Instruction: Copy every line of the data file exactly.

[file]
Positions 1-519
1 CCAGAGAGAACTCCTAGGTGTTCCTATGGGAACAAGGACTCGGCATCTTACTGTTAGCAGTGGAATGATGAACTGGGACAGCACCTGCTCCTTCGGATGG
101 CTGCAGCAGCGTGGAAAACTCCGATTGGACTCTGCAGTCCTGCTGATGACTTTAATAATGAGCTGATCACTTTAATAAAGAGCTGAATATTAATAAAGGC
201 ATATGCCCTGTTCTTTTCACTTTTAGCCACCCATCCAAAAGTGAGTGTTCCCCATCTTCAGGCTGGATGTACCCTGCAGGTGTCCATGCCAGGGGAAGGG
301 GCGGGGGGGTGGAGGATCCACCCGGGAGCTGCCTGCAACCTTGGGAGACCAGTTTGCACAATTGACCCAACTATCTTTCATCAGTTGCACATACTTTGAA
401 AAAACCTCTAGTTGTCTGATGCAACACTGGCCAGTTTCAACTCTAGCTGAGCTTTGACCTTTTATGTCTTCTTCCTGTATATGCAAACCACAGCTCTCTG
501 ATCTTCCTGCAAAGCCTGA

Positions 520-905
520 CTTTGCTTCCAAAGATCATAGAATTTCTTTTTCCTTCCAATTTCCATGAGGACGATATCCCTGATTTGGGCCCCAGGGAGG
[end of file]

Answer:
Positions 1-519
1 CCAGAGAGAACTCCTAGGTGTTCCTATGGGAACAAGGACTCGGCATCTTACTGTTAGCAGTGGAATGATGAACTGGGACAGCACCTGCTCCTTCGGATGG
101 CTGCAGCAGCGTGGAAAACTCCGATTGGACTCTGCAGTCCTGCTGATGACTTTAATAATGAGCTGATCACTTTAATAAAGAGCTGAATATTAATAAAGGC
201 ATATGCCCTGTTCTTTTCACTTTTAGCCACCCATCCAAAAGTGAGTGTTCCCCATCTTCAGGCTGGATGTACCCTGCAGGTGTCCATGCCAGGGGAAGGG
301 GCGGGGGGGTGGAGGATCCACCCGGGAGCTGCCTGCAACCTTGGGAGACCAGTTTGCACAATTGACCCAACTATCTTTCATCAGTTGCACATACTTTGAA
401 AAAACCTCTAGTTGTCTGATGCAACACTGGCCAGTTTCAACTCTAGCTGAGCTTTGACCTTTTATGTCTTCTTCCTGTATATGCAAACCACAGCTCTCTG
501 ATCTTCCTGCAAAGCCTGA

Positions 520-905
520 CTTTGCTTCCAAAGATCATAGAATTTCTTTTTCCTTCCAATTTCCATGAGGACGATATCCCTGATTTGGGCCCCAGGGAGG